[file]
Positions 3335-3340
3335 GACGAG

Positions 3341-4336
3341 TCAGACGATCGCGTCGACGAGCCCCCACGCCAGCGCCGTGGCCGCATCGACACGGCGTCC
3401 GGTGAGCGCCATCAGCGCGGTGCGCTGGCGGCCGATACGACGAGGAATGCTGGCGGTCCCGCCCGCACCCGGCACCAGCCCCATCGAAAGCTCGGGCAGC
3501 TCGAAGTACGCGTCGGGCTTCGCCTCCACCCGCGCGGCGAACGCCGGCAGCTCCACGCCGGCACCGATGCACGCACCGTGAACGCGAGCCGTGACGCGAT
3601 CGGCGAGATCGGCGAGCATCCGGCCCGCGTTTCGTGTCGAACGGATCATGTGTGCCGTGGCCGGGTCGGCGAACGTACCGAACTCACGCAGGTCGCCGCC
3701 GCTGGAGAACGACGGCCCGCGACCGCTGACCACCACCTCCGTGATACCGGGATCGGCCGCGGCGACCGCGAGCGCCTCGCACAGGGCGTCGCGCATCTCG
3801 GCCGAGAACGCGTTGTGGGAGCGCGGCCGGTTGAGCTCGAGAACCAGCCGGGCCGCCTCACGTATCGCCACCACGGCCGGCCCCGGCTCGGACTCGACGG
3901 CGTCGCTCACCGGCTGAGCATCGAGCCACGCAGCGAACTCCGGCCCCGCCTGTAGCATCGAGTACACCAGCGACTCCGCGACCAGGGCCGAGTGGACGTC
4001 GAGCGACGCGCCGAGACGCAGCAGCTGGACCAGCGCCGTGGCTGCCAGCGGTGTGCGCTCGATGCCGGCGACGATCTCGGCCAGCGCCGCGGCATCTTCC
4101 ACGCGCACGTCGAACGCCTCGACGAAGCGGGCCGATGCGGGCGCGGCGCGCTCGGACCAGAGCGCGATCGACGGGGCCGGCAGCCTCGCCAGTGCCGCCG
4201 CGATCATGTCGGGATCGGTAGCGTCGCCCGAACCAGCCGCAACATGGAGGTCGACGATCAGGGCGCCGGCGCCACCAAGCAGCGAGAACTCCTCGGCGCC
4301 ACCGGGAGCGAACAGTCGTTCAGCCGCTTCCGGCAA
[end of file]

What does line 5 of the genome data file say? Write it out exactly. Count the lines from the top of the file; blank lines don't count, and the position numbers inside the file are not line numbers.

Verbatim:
3401 GGTGAGCGCCATCAGCGCGGTGCGCTGGCGGCCGATACGACGAGGAATGCTGGCGGTCCCGCCCGCACCCGGCACCAGCCCCATCGAAAGCTCGGGCAGC